Diane Giarrusso, the public library director in Boxborough emailed this response to me,
"We used ours most recently during long range planning. Attached is the Library-At-A-Glance sheet I prepared comparing us with other libraries in the same KOC [Kind of Community]. The salary information will be especially helpful with one of our long range goals! I also used the information to prepare facts for a presentation to the Topsfield, Boxford, Middleton Rotary club last year. My point was to compare the three towns library spending and outcomes... That speech is also attached. Hope these help. I plan to continue to use the data as needed to educate the staff, trustees and town about our libraries services... P.S. I love the periodic handouts you send... They are perfect to tuck into a Trustee packet to increase their awareness!"
Here are excerpts from the attachments:
"The Massachusetts Board of Library Commissioners prepares a series of booklets with statistical information reported by libraries each year. The Massachusetts Public Library Data reports are available online at the Board's website... This data is used by the state and local libraries to analyze library services statewide and locally. The information is used to plan future library services, compare growth or contraction of budgets and services over time, and to educate and advocate for strong local library services."
Boxford allocated $358,504 to the libraries. This is 1.7% of the total municipal budget. This translates to spending about $41 per person on library services (the cost to purchase 1.5 books/year)-for $41/year residents could check out 10 books ($260 value)
Middleton allocated $271,389 to its library. This is 1.8% of the total municipal budget. This translates to spending about $31 per person on library services (the cost to purchase 1 book/year)-for $31/year residents checked out 6 books ($156 value)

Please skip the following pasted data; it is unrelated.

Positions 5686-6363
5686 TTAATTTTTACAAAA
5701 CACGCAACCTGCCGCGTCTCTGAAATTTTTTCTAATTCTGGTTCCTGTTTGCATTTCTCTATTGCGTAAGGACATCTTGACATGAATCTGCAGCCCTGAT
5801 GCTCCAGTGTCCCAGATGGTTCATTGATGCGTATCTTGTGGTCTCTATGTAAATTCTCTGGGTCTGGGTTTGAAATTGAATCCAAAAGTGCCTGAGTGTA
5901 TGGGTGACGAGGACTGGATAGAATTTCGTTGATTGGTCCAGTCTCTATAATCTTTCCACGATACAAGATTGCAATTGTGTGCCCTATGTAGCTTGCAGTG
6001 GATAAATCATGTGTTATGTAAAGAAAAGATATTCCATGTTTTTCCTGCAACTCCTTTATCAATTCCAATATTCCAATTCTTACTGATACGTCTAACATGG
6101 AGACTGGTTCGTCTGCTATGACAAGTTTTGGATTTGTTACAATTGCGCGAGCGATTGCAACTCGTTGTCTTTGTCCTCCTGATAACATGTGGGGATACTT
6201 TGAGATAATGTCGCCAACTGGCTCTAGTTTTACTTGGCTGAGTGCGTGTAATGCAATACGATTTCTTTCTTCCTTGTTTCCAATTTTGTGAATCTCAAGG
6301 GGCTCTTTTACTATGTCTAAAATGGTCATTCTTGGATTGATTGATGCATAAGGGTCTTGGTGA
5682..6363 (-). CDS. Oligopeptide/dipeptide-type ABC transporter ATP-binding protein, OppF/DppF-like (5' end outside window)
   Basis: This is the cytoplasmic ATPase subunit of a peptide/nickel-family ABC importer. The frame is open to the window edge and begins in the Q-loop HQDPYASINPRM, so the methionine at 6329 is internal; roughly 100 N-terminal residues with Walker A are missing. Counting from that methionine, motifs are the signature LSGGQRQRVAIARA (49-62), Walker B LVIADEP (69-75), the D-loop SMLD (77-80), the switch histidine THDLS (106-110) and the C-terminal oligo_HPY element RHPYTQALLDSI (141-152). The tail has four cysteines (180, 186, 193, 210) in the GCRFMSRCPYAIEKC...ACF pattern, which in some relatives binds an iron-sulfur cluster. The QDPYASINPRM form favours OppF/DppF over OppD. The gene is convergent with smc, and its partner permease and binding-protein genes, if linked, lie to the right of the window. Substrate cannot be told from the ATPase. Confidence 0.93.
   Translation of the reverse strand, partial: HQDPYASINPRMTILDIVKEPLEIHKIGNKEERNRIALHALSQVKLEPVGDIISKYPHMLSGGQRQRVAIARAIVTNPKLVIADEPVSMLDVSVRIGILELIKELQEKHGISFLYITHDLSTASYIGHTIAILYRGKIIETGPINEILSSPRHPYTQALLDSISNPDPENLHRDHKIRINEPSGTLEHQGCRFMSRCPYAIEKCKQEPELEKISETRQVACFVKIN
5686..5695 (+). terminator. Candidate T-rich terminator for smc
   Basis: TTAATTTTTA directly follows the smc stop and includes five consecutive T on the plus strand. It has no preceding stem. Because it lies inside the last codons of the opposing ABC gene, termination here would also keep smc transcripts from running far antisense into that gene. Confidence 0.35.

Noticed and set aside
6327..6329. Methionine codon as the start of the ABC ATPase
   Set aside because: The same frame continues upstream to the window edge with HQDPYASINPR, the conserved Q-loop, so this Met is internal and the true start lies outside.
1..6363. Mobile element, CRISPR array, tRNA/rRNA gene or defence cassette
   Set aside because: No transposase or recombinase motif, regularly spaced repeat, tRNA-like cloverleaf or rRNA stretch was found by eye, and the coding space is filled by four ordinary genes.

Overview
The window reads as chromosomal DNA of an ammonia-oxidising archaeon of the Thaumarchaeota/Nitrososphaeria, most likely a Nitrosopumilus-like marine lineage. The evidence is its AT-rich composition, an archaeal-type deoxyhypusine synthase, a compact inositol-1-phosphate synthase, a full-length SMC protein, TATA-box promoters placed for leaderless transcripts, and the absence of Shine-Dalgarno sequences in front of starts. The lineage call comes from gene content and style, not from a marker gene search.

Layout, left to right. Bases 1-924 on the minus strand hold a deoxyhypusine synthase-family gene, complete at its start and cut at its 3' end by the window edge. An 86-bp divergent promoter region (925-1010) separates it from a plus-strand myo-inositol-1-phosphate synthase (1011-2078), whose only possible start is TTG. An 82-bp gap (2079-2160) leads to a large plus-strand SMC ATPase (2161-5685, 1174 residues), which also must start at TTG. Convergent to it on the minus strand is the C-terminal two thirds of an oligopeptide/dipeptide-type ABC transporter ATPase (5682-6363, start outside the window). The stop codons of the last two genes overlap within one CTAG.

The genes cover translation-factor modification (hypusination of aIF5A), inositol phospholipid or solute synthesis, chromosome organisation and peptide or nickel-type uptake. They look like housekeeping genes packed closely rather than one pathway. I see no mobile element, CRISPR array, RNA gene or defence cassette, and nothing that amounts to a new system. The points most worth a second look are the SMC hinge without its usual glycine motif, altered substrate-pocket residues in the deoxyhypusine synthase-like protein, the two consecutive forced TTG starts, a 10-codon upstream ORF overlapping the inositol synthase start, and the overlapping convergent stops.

Topsfield allocated $356,765 to its library. This is 2.45% of the total municipal budget. This translates to spending about $57 per person on library services (the cost to purchase 2 books/year)-for $57.year residents borrowed 27 books ($702 value)"
One final comment from Debra Roy, the director in Shirley, "At our town meeting this year, I used data collected in the attached spreadsheet to demonstrate how our funding stacked up against other towns in our pop group. I narrowed the field down to the 17 towns within 1,000 of our population. I ran the same comparisons for surrounding towns as well. It was persuasive enough, along with our increased circs and visits, to get one more staff member funded for 10 hours per week."
I am sending a thank you to all of you who responded and to those of you who successfully use the statistics we provide. As always, I am ever grateful to the small group of dedicated staff who make this all possible: Uechi Ng, Ann Downey and James Lonergan.
prepared by Dianne L. Carty, Head of State Aid and Data Coordination